• Arrange the pork adobo pieces on a platter and place the crisp bacon bits on top. Serve this on a mound of boiled jasmine white rice. Spoon some gravy on top or serve on the side.
  • If desired, use this pork adobo and the bacon strips as a sandwich by filling a Filipino pan de sal or any bread bun with it.


Serving: 100g | Calories: 229kcal | Carbohydrates: 4g | Protein: 29g | Fat: 10g | Saturated Fat: 3g | Polyunsaturated Fat: 1g | Monounsaturated Fat: 4g | Cholesterol: 93mg | Sodium: 611mg | Potassium: 545mg | Fiber: 0.4g | Sugar: 0.3g | Vitamin A: 40IU | Vitamin C: 4mg | Calcium: 41mg | Iron: 2mg

Notes on Nutrition: The nutrition information provided is an estimate and will vary based on cooking methods and specific brands of ingredients used.

Did you like this recipe?I have more Filipino Instant Pot recipes in my newest cookbook Instant Filipino Recipes: My Mother’s Traditional Philippine Cooking in A Multicooker Pot by Elizabeth Ann Besa-Quirino. I also have more classic recipes inspired by my mother’s cooking in my popular cookbook: My Mother’s Philippine Recipes. If you’re learning how to cook Filipino food or a fan of Philippine cuisine, buy my cookbooks and books on Amazon.com sold worldwide in paperback and Kindle format.

Copyright Notice: Hello, Friends! Please DO NOT LIFT OR PLAGIARIZE my original recipe, stories, photos or videos. All the images and content on this blog are COPYRIGHT PROTECTED and owned by my media company Besa-Quirino LLC. This means BY LAW you are NOT allowed to copy, scrape, lift, frame, plagiarize or use my photos, essays, stories and recipe content on your websites, books, films, television shows, videos, without my permission. If you wish to republish this recipe or content on media outlets mentioned above, please ASK MY PERMISSION, or re-write it in your own words and link back to my blog AsianInAmericaMag.com to give proper attribution. It is the legal thing to do. Thank you. Email me at [email protected]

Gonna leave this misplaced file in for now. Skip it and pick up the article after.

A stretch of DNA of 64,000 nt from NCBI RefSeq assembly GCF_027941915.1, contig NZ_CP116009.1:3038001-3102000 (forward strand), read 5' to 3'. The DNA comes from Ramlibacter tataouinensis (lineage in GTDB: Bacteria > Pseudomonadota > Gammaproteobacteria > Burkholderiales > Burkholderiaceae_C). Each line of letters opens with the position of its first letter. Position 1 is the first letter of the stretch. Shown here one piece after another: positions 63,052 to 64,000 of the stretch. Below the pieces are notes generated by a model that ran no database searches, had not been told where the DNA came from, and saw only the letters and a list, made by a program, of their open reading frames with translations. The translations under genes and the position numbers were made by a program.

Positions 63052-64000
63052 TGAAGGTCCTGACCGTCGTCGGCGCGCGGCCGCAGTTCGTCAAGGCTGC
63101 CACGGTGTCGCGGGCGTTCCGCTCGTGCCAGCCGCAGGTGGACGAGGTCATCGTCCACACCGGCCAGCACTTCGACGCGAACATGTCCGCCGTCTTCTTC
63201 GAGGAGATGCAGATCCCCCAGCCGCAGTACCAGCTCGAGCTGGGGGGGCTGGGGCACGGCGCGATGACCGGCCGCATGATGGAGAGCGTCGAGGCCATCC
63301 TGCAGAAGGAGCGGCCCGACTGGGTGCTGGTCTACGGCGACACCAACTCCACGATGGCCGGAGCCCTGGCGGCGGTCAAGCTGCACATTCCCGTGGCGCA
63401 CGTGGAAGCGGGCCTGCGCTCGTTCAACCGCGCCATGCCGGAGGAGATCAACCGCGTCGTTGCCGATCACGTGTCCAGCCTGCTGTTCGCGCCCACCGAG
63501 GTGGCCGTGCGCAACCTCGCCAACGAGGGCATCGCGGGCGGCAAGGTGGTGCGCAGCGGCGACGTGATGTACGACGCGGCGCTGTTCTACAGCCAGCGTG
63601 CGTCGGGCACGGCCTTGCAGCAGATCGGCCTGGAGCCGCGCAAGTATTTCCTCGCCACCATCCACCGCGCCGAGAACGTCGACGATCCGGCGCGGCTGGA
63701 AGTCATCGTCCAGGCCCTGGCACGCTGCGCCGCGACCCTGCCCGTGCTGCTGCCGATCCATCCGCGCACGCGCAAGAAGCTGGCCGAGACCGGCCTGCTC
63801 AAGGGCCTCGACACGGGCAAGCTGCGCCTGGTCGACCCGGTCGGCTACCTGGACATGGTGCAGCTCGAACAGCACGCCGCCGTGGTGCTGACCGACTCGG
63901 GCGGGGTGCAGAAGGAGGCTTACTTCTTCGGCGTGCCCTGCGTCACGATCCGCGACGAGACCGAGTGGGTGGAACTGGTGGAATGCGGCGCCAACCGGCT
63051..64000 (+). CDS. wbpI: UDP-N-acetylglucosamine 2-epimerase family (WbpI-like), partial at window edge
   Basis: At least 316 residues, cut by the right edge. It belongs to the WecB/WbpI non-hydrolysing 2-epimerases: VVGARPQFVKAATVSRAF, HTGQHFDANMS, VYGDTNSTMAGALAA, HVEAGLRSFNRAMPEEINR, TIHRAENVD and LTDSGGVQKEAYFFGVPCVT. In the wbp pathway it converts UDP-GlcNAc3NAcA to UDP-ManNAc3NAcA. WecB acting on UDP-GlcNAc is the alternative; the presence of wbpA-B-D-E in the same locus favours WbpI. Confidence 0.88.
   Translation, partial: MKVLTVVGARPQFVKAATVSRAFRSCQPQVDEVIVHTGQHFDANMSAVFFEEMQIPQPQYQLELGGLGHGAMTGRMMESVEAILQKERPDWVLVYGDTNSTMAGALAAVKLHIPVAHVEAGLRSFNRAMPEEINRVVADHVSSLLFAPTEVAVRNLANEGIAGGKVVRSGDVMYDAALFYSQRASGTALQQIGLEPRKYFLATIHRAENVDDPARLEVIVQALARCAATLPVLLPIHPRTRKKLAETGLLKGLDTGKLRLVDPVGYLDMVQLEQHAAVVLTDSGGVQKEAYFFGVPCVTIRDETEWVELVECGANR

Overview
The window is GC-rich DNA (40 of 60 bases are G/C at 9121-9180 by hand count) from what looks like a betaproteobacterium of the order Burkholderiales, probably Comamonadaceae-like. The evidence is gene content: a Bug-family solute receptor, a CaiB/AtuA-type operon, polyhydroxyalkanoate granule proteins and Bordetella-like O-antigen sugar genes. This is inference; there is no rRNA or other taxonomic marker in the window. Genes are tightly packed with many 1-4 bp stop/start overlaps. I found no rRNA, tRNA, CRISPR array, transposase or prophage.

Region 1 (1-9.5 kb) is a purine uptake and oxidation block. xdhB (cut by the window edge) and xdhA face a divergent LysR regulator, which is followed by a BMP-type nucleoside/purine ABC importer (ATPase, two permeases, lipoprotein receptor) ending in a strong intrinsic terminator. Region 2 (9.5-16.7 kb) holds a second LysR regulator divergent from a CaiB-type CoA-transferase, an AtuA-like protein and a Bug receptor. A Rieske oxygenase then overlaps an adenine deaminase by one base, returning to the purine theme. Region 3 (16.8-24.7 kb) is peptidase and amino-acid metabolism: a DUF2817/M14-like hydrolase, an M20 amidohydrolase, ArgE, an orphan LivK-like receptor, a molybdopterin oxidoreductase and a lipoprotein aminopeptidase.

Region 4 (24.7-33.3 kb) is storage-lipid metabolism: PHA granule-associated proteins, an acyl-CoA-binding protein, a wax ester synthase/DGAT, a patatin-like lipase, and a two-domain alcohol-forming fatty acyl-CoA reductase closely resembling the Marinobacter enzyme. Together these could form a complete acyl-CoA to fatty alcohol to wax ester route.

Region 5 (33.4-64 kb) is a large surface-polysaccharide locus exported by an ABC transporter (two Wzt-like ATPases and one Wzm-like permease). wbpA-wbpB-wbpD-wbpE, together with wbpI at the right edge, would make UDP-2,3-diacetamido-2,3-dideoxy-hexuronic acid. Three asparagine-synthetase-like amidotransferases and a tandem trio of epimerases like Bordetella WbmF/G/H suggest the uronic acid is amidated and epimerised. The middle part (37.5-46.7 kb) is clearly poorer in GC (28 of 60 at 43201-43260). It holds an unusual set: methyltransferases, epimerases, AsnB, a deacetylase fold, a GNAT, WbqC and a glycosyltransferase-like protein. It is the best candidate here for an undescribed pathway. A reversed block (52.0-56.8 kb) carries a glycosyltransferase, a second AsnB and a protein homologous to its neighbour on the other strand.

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    1. Hi Laura. Yes, this is such a great recipe. Try it. The combination of garlicky-salty-sour-tangy pork adobo is made more interesting by the crisp bacon. You will love this!

  1. huhu Elisabeth!

    I have been wanting to try this dish for a while now. We dont get that easily pork here, especially in the past 3 years they have started to “hindunise” Goa. But around christmas there should be more available in the market. I ll let you know then how we liked it!! =D

    What could I use instead of the Filipino pan de sal?

    1. Hi Helene! You can also make this Adobo recipe with chicken. We have cooked Chicken-Pork adobo or just chicken often and it’s delish. In place of Pan de Sal, you can have any dinner bread rolls available. The closest type of bread to Filipino pan de sal I find is the “Kaiser roll” here in the States. It’s thick, crusty on the outside, but soft and tender bread in the inside. Hope this helps. Thanks for the blog-visit 🙂